Buckner’s a storyteller, too. Time was he’d get on stage and loop the sounds so there’d be no breaks between songs, no obvious place to clap, no interaction—or acknowledgement—that he was up there and we were down here listening. He’d play his dark and dreamy songs, eyes half closed, as though he was the only person in the room. Something shifted over time and in between the songs he began to tell stories about motels (“$49 is my budget because otherwise nothing interesting happens”), figure skating, ham, other surrealities from the road.
At the Mercury Lounge, somewhere in the 20teens, looking younger than the last time I’d seen him, he told us about the pleasures of being back in New York City, how he’d exited his hotel that morning to find that a VCR had been executed on the sidewalk, hung from a noose in a tree, with a heap of pajamas beneath it. The story-moments don’t end in punchline or epiphany; they register as the way it feels to remember a dream. His eyes are open to the absurd, the moments that take a minute to catch up with you, and longer to detangle. He’s a master at capturing the intersection of funny-sad, and whether he finds himself in these situations more than most, or his vision is better aimed to see them, who knows, it’s probably a combo, and again, it’s hard to say what comes from where. The questions keep on coming.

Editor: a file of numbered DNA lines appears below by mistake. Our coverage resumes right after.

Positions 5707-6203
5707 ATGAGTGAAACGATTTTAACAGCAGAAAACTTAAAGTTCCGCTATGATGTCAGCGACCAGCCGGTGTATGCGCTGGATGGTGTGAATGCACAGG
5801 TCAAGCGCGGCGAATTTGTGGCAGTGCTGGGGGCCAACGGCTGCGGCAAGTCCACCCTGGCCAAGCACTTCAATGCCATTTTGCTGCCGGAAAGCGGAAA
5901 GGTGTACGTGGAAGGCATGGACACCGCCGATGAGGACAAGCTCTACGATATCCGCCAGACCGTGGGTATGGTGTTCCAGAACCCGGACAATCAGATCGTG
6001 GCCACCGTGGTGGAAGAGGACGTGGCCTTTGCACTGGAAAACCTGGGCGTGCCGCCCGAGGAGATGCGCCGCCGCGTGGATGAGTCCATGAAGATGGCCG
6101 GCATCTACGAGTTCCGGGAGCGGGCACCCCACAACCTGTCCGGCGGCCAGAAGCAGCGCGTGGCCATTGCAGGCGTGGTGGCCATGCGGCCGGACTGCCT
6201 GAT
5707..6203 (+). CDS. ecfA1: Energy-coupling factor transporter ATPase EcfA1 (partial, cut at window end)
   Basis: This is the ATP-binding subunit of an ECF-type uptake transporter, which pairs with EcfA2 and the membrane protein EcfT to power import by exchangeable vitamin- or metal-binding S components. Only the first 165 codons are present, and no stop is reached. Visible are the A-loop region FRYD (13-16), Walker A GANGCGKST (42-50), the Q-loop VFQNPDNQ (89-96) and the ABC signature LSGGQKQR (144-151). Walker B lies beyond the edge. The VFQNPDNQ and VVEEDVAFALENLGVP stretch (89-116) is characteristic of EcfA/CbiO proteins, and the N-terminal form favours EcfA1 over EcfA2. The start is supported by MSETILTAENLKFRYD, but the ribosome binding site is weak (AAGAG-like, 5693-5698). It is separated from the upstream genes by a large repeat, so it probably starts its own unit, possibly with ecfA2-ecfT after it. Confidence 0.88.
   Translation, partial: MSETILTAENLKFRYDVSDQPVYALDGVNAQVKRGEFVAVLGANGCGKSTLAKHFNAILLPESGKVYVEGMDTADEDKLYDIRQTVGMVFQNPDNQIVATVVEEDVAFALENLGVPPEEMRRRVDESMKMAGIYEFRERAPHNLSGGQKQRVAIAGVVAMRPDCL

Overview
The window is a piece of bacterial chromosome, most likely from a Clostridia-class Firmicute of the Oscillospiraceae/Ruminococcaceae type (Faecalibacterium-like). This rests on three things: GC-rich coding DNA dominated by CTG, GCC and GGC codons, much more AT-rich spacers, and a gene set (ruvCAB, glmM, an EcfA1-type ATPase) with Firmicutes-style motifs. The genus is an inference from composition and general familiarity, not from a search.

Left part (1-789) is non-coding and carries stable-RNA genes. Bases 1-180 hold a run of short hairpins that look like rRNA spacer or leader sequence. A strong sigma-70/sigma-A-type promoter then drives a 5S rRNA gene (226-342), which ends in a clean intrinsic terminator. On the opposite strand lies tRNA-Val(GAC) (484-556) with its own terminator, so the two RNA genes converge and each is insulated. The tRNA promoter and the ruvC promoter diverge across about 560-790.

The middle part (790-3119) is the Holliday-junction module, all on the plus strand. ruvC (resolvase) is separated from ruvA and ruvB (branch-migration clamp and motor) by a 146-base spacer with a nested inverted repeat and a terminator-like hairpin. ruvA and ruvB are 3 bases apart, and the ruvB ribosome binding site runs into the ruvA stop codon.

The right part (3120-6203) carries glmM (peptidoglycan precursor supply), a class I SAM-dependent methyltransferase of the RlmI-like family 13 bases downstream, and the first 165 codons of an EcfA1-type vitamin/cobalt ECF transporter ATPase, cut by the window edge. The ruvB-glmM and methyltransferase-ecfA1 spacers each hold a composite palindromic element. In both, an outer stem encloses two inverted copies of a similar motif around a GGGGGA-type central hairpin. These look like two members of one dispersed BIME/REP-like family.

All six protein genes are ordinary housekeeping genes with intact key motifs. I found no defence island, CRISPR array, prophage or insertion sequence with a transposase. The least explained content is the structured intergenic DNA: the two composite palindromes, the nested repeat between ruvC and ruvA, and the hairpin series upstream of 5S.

What now? The Pitchforkers and their ilk use words like alt-country, electric folk, misty enigmas, elusive, oaken, painterly, slotting things into their slots because that is their job. I can’t speak to it. All I can do is tell you that Buckner’s voice, the sounds and the words that he makes, land in some deep-in spot in me, some place there since the start. When asked what sort of music do you like, I say his name, and behind it is a wordless force of feeling that has stirred me and keeps stirring in me as the years pass. In the nonfiction clippings here, the voice feels familiar and it feels new. The writing itself feels like an act of questioning, of staying awake, of looking out for something, not with optimism, necessarily, but with curiosity, an interest in what’s around the bend, because we can’t go back, can we?
Buckner knows we’ll never return to the unseparate paradise we arrived from. His album The Hill, released in 2000, takes some of the poems from Edgar Lee Masters’s Spoon River Anthology and puts them to music. These are voices speaking from the grave, and Buckner’s haunted, propulsive rendering, released as a single track, is rich with sorrow and revenge, lament and last-words fervor. Cuttings from the Tangle is the voice of one not from the grave but from the fleshed heat of aliveness, breathing stumbling stalling surging tonguing forgetting asking hollering retreating approaching, and reminding us of the departure in every arrival, the end in each beginning, that we are changed and changing, doubting as we trust, listening as we love, staying as we move, falling as we run.